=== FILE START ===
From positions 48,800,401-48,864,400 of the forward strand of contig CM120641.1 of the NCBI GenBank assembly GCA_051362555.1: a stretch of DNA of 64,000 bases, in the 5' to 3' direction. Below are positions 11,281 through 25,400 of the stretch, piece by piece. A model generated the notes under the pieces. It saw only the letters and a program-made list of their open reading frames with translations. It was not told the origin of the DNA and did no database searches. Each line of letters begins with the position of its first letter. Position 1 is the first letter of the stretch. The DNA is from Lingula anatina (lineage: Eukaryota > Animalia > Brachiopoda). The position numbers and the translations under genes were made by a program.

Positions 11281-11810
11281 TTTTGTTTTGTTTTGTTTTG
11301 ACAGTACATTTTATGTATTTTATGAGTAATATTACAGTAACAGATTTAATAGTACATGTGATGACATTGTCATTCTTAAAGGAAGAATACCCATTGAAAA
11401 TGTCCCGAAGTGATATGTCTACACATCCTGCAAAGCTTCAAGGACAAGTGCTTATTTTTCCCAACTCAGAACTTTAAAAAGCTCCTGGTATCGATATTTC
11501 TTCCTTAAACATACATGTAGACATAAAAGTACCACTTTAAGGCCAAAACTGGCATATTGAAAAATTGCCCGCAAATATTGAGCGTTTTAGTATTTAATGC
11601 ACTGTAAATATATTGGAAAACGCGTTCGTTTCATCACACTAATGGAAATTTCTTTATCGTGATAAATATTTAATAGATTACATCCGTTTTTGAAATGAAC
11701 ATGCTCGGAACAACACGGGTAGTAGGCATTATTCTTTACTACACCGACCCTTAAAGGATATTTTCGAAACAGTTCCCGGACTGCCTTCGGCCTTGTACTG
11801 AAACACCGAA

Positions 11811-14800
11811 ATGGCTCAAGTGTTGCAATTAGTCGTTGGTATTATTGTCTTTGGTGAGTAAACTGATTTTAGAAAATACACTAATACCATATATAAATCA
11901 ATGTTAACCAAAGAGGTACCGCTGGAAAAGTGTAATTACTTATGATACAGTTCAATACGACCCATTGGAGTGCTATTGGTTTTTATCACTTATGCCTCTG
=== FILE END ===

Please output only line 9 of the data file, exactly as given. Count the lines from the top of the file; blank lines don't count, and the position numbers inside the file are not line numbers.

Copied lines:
11801 AAACACCGAA